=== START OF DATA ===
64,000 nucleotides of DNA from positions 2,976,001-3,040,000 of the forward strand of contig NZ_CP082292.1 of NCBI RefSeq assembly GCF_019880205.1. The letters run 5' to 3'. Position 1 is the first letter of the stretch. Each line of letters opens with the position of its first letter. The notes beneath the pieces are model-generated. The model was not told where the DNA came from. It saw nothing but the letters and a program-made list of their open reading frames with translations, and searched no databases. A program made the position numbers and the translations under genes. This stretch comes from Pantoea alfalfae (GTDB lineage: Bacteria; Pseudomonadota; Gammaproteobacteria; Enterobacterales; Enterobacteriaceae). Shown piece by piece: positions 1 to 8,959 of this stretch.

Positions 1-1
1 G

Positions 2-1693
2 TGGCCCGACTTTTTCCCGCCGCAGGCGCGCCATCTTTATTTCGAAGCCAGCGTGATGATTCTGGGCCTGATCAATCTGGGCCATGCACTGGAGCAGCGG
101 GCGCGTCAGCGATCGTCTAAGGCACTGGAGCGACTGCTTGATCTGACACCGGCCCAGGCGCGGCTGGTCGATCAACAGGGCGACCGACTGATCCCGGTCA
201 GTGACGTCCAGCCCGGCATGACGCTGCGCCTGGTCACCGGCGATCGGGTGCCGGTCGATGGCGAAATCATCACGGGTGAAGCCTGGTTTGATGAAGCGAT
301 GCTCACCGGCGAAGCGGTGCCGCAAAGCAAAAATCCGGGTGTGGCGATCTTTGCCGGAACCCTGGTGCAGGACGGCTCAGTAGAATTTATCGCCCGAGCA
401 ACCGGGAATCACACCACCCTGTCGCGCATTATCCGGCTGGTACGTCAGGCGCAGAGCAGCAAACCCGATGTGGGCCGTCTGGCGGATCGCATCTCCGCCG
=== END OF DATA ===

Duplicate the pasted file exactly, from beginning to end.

64,000 nucleotides of DNA from positions 2,976,001-3,040,000 of the forward strand of contig NZ_CP082292.1 of NCBI RefSeq assembly GCF_019880205.1. The letters run 5' to 3'. Position 1 is the first letter of the stretch. Each line of letters opens with the position of its first letter. The notes beneath the pieces are model-generated. The model was not told where the DNA came from. It saw nothing but the letters and a program-made list of their open reading frames with translations, and searched no databases. A program made the position numbers and the translations under genes. This stretch comes from Pantoea alfalfae (GTDB lineage: Bacteria; Pseudomonadota; Gammaproteobacteria; Enterobacterales; Enterobacteriaceae). Shown piece by piece: positions 1 to 8,959 of this stretch.

Positions 1-1
1 G

Positions 2-1693
2 TGGCCCGACTTTTTCCCGCCGCAGGCGCGCCATCTTTATTTCGAAGCCAGCGTGATGATTCTGGGCCTGATCAATCTGGGCCATGCACTGGAGCAGCGG
101 GCGCGTCAGCGATCGTCTAAGGCACTGGAGCGACTGCTTGATCTGACACCGGCCCAGGCGCGGCTGGTCGATCAACAGGGCGACCGACTGATCCCGGTCA
201 GTGACGTCCAGCCCGGCATGACGCTGCGCCTGGTCACCGGCGATCGGGTGCCGGTCGATGGCGAAATCATCACGGGTGAAGCCTGGTTTGATGAAGCGAT
301 GCTCACCGGCGAAGCGGTGCCGCAAAGCAAAAATCCGGGTGTGGCGATCTTTGCCGGAACCCTGGTGCAGGACGGCTCAGTAGAATTTATCGCCCGAGCA
401 ACCGGGAATCACACCACCCTGTCGCGCATTATCCGGCTGGTACGTCAGGCGCAGAGCAGCAAACCCGATGTGGGCCGTCTGGCGGATCGCATCTCCGCCG